Breathe normally between exercises.
Ooh good, another chance to post a Prodigy track…which means that Keith Flint bloke again…yikes! Brace yourself…breathe with me…
A new study highlighted in a recent article in the Telegraph, suggests the reason Pilates may be so effective at beating stress is because the movements calm a part of the brain linked to the fight-or-flight response.
Scientists at the University of Pittsburgh discovered a circuit which links the brain directly to the adrenal medulla – the inner part of the adrenal gland which triggers an adrenaline surge during stressful situations.
The same brain network was also found to be connected to the brain’s motor cortex which governs movements. Scientists think Pilates exercises which require coordination, flexibility and proper skeletal alignment may dampen down the flight-or-flight response.
In their experiments, the scientists traced the neural circuitry that links areas of the cerebral cortex to the adrenal medulla using a virus which they followed as it travelled between interconnected neurons.
When scientists traced the neural circuity which links the brain to the adrenal medulla, they were surprised to find that the neural network also linked to a part of the primary motor cortex which governs body movement and posture.
The findings also shed light on how stress, depression and other mental states can alter organ function, and show that there is a real anatomical basis for psychosomatic illness. The research was published in the Proceedings of the National Academy of Sciences.
To close, a cool chill-out track from haze pop band, Beach House…nice take on the padded room…every home should have one!
There is a real trend among professional athletes to include Pilates in their training programme. Pilates is a great way of assisting or accelerating a physiotherapy programme when coming back from injury. Also, by engaging in Pilates core exercises regularly, athletes can create better movement patterns and decrease the chance of aggravating old injuries and developing new ones. In short, Pilates can help athletes achieve optimal performance and get the most from their bodies.
Here’s what a number of leading athletes from a broad range of sports have to say about Pilates and the role it plays in their training and success…
Triathlete, Ashley Wenzel: “Pilates helps alleviate pain caused by endurance sports and strengthens the essential muscles that make you a stronger cyclist, faster runner, and more efficient swimmer. It develops stability, strength, and flexibility, which are all needed to gain speed and prevent injury.”
Chris Froome: “One of the things I wanted to do was calm my upper body movement down and become more stable. Pilates core strengthening work has helped me with that.”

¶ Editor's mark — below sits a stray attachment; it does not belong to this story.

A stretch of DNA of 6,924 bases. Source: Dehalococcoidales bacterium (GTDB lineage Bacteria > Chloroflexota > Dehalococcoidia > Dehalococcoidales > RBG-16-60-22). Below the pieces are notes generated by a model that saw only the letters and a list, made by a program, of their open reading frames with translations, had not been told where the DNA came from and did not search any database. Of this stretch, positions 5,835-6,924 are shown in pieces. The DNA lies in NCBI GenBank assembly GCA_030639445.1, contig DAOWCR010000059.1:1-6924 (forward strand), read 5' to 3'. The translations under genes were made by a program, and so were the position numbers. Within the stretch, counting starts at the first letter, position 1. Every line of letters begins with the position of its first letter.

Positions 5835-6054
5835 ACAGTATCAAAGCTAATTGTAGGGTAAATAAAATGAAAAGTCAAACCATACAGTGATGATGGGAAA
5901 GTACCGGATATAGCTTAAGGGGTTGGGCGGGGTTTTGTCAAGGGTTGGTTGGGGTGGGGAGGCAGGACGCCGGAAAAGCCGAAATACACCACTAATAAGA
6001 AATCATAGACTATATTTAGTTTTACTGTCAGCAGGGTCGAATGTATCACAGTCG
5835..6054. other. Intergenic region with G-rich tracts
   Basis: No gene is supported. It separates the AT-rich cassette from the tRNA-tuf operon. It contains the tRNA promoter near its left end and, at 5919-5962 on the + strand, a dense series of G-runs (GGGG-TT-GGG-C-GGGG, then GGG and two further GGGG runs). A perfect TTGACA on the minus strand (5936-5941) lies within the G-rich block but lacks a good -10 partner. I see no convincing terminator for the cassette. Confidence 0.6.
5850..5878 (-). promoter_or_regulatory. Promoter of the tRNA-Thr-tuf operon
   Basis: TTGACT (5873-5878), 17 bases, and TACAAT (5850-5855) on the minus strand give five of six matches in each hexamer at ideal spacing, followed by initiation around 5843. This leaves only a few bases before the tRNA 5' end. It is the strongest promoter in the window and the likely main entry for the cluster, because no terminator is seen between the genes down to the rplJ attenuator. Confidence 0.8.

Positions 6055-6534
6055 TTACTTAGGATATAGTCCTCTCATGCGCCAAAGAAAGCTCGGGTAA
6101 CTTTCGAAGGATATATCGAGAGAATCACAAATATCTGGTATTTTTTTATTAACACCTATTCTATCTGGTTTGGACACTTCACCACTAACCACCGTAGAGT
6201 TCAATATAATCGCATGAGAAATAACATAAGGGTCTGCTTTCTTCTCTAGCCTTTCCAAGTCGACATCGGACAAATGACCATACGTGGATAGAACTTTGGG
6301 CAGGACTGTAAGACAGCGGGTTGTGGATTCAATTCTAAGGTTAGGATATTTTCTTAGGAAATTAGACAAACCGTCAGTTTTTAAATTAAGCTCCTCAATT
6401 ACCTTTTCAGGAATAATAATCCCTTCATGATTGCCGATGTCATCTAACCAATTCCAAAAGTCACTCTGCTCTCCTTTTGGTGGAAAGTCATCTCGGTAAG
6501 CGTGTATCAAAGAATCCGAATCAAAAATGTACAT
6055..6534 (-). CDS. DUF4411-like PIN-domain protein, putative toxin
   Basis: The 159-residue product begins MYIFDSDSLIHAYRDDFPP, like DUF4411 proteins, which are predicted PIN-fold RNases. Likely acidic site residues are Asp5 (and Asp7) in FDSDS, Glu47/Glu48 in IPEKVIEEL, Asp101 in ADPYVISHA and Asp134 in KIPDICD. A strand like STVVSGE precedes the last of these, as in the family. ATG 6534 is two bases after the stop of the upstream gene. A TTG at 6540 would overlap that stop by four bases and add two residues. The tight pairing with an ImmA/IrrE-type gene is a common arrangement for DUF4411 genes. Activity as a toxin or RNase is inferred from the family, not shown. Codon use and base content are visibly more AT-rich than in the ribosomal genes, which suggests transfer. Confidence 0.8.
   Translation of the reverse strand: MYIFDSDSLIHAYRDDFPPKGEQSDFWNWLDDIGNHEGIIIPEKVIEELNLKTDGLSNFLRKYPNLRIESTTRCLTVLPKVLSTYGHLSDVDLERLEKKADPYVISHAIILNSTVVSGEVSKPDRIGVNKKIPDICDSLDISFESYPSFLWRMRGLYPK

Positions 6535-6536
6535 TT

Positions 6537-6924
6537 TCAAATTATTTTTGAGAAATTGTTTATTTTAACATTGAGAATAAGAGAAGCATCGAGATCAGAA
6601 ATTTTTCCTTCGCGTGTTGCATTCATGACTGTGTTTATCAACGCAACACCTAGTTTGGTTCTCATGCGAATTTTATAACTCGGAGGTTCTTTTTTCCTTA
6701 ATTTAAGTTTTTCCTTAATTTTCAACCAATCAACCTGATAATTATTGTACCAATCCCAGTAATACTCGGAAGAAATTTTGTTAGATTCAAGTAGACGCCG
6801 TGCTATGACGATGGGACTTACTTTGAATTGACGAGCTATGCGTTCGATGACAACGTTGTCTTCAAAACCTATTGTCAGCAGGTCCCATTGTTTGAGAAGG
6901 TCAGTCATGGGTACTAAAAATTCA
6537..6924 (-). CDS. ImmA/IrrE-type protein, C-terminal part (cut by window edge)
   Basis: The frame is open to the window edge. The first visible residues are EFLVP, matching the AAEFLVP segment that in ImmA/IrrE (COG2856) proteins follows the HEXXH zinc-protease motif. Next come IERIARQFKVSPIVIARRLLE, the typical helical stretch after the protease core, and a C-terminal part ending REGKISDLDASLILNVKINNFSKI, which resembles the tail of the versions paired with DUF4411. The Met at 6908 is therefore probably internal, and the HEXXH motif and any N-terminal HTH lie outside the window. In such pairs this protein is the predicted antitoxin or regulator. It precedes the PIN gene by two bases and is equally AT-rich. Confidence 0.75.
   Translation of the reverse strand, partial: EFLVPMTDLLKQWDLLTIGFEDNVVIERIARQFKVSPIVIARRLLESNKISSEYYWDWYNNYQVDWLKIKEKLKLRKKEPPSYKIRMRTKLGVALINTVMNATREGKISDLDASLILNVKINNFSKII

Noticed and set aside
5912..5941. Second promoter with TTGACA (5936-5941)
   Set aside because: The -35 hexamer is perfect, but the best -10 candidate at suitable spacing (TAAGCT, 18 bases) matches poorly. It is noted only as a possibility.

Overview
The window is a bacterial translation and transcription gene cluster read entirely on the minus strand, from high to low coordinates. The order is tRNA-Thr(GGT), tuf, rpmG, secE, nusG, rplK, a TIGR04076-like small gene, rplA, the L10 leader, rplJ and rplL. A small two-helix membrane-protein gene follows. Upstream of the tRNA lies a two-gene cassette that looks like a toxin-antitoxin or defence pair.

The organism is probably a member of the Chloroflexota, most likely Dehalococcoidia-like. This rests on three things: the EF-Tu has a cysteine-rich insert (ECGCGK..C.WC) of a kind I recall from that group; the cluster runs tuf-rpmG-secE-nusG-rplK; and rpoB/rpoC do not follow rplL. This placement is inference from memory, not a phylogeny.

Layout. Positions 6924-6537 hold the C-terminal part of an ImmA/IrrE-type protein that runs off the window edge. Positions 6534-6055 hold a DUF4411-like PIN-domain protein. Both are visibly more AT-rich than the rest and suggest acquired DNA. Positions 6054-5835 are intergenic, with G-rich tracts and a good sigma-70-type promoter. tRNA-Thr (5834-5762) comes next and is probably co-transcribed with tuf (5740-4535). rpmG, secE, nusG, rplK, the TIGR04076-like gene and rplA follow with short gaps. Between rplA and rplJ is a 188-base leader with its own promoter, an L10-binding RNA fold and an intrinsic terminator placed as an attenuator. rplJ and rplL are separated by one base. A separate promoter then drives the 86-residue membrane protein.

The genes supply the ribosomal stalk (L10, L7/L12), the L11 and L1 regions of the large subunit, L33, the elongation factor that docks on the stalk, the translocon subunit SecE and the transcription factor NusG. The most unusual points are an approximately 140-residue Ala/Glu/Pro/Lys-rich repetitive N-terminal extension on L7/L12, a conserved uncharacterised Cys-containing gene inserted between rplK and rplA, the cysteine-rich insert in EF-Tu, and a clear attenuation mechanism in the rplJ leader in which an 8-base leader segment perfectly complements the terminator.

Lawrence Frank, NBA (National Basketball Association) coach: “Pilates workouts are an excellent conditioning tool for the NBA. The strength, agility and performance of my players have increased and Pilates has become an essential part of our workouts.”
Kevin McNaughton, Cardiff City: “I wasn’t sure about the [Pilates] sessions at first, but after just a month I felt an improvement. It’s given me an extra half-centimetre stretch already. It’s not like the cliché of sitting in tights, stretching and meditating – there’s a great deal of strength work too.”
Conditoning Coordinator, Pittsburgh Steelers, Garrett Giemont: “I look for ways to turn every ounce of potential into winning performance for my players. Pilates training strengthens the core muscles, increases flexibility, and helps my guys stay on the field — and off the injured list.”
Victoria Pendleton: “I’ve been doing Pilates for more than a year and for me it’s been a real breakthrough in managing back pain and building my postural muscles. I have lots of lumbar spine issues from spending my life hunched over a bike.”
Beauden Barrett, All Blacks: “I’ve been working on my flexibility. I’m quite a stiff bloke and Pilates and yoga have definitely helped. It’s more a recovery thing for me. It’s great for the mind as well as the body. It’s important to get that balance and I’ve seen great benefits from it.”
Bradley Wiggins: “I focus on strengthening my core for 30 minutes each day, mixing up Pilates and yoga moves and using exercise balls. Without a solid core you can’t transfer power efficiently, and you’ll be left with dust in your eyes, however strong your legs are.”
Andy Murray: “Since I had my back surgery, I’ve had to work on my flexibility. And I have very stiff hips as well. [Pilates and gyrotonics] not only help my tennis, but improve the quality of my life as well. My back was sore all the time and now it is way better. I don’t think I could compete at the level I do without the flexibility work.”
Four-time Ironman finisher and world championship qualifier, Michele Landry: “If you are new to Pilates, you may walk away from a session not necessarily feeling tremendous muscle fatigue or soreness. Pilates workouts are designed to make you physically balanced while building strength in the muscle groups specific to endurance sports. Pilates focuses on the tiny muscles that support your dominant, superficial muscles.”
Harry Rednapp: “Pilates can prevent long-term injuries creeping into the squad, which is why they have a class before each training session. I think Pilates is just an amazing thing. It makes the players more supple.”
Martellus Bennett, Chicago Bears: “To counteract the joint compression caused by weightlifting, I go straight from weights to Pilates as often as possible. It helps me work on rebalancing and activating my muscles…supporting muscles that hold up the bigger ones.”